November 5, 2020

5 ways to improve your micro-presentations



Have you noticed presentations getting shorter? I have!

Because speakers are onscreen, sitting at desks, or on the couch, or in the kitchen while we're presenting, it's much easier to switch speakers quickly at online conferences and summits.

One of my clients told me about speaking at an event where there were ten speakers in a hour. Other clients and colleagues have reported being asked to give 3-minute presentations. The madness of it all! 😵

While this may not be ideal for your topic OR your audience (many event organizers have no idea how long it actually takes to give a certain amount of information while also being engaging and interactive and persuasive), it's reality.

In fact, I give only 2-3 minutes in my retreats and corporate trainings for my attendees to practice their presentations. Micro-presentation are a great way to distill down your content to its essence, and an effective exercise for learning conciseness.

But they're not easy, and they come with unique challenges.

It's even more critical to stick to your time in the online presentation environment. When you go over, it pushes everyone else back – just like when you present in person. Which is already not a good idea, and an unprofessional practice.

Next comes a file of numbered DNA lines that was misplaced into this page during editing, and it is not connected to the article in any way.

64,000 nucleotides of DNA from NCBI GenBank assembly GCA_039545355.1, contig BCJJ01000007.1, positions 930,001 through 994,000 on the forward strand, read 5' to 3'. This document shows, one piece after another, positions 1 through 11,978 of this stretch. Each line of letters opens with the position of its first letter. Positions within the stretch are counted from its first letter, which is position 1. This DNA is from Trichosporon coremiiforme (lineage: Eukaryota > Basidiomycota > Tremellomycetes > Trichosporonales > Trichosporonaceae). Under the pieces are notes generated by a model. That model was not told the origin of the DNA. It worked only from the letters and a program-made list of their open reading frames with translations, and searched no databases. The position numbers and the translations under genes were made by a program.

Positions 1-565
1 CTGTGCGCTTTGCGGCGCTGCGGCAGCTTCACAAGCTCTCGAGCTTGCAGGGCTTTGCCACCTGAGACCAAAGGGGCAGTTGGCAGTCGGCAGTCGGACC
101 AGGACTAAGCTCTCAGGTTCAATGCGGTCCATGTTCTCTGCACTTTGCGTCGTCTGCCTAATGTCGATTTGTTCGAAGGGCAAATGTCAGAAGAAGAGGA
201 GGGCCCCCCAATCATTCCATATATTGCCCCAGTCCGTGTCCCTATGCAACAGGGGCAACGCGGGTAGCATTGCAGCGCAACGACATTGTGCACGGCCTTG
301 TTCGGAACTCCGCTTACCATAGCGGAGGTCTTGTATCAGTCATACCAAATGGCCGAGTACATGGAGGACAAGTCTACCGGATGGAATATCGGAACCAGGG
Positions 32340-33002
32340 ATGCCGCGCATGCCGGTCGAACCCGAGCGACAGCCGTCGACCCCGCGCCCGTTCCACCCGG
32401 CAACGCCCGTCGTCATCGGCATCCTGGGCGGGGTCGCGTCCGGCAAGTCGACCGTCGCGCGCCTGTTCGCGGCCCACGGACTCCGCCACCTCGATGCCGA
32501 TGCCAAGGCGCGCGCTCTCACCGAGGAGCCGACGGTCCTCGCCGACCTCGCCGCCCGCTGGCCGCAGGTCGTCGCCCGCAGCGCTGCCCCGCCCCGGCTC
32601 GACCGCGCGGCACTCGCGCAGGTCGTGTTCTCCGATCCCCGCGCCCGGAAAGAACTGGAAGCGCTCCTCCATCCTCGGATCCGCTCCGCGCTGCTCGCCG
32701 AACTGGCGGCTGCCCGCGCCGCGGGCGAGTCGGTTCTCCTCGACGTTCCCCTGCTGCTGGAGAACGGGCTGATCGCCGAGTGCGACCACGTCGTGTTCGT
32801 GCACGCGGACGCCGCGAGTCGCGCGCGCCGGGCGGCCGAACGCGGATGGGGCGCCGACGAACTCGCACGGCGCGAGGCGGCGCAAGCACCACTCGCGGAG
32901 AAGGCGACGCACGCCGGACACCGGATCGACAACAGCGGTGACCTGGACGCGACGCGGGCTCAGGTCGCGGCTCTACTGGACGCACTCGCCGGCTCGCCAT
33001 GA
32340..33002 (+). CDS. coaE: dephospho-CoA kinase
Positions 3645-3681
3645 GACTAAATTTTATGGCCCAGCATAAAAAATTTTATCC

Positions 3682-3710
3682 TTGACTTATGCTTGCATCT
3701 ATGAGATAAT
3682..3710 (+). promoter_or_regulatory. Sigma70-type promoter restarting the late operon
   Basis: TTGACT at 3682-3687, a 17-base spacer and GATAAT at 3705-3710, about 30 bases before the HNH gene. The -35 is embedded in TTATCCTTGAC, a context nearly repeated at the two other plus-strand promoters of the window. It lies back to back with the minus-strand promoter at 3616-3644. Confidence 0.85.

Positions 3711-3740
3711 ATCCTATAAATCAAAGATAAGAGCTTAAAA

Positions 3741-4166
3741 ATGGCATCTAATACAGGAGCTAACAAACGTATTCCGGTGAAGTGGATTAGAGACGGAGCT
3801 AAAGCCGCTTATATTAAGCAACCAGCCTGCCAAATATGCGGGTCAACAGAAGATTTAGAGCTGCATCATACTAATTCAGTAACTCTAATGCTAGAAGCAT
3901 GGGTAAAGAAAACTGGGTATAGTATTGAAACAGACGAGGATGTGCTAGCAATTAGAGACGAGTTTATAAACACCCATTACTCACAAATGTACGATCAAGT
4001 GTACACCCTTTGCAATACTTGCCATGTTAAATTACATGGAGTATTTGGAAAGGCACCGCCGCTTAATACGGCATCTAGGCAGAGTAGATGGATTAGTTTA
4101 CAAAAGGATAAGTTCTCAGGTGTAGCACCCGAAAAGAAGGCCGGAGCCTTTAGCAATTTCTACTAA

But with tighter time frames and people tuning in from home, there is much more likelihood of someone going straight from one meeting to the next with no break in between. Your audience is now jumping from one Zoom call to another with seconds to spare.

Not to mention the fact that your audiences are dealing with home-based school and more responsibilities than ever just outside the periphery of their screen

Your audience is invisible; not only can they can turn off their mic and video camera and go on with other duties like folding laundry or making lunch, they can also just–poof–sign off without anyone even noticing.

Here are a couple of quick tips to make the most of a virtual presentation under ten minutes long and ensure that you're not causing your audience members to drop the call because you weren't prepared.

1. Script out anything of vital importance. While analyzing the above client's presentation, we discovered that there were some pieces missing. But with a time frame of 7 minutes, her presentation was already bulging at the seams.

I suggested she streamline the content a little more, and then very strictly script out the extra content, rehearse it, and use the script while presenting.

I rarely recommend using a script because most people are just not good at reading them in a way that sounds natural and conversational. In this case, however, the new addition of some critical content would be about 30 seconds long.

It's worth it to script out, practice, and read aloud material that is vital to your presentation but might push you over the limit.

While bullet points are practical to allow free-flowing and spontaneous discussion in a regular presentation, a micro-presentation might require more scripting than a longer one.

However, scripting REQUIRES practice. So if you decide to script out part or all of your short presentation, you must practice it enough to sound natural. Just think back over a speaker you've listened to who sounded robotic and mechanical. Don't be that person.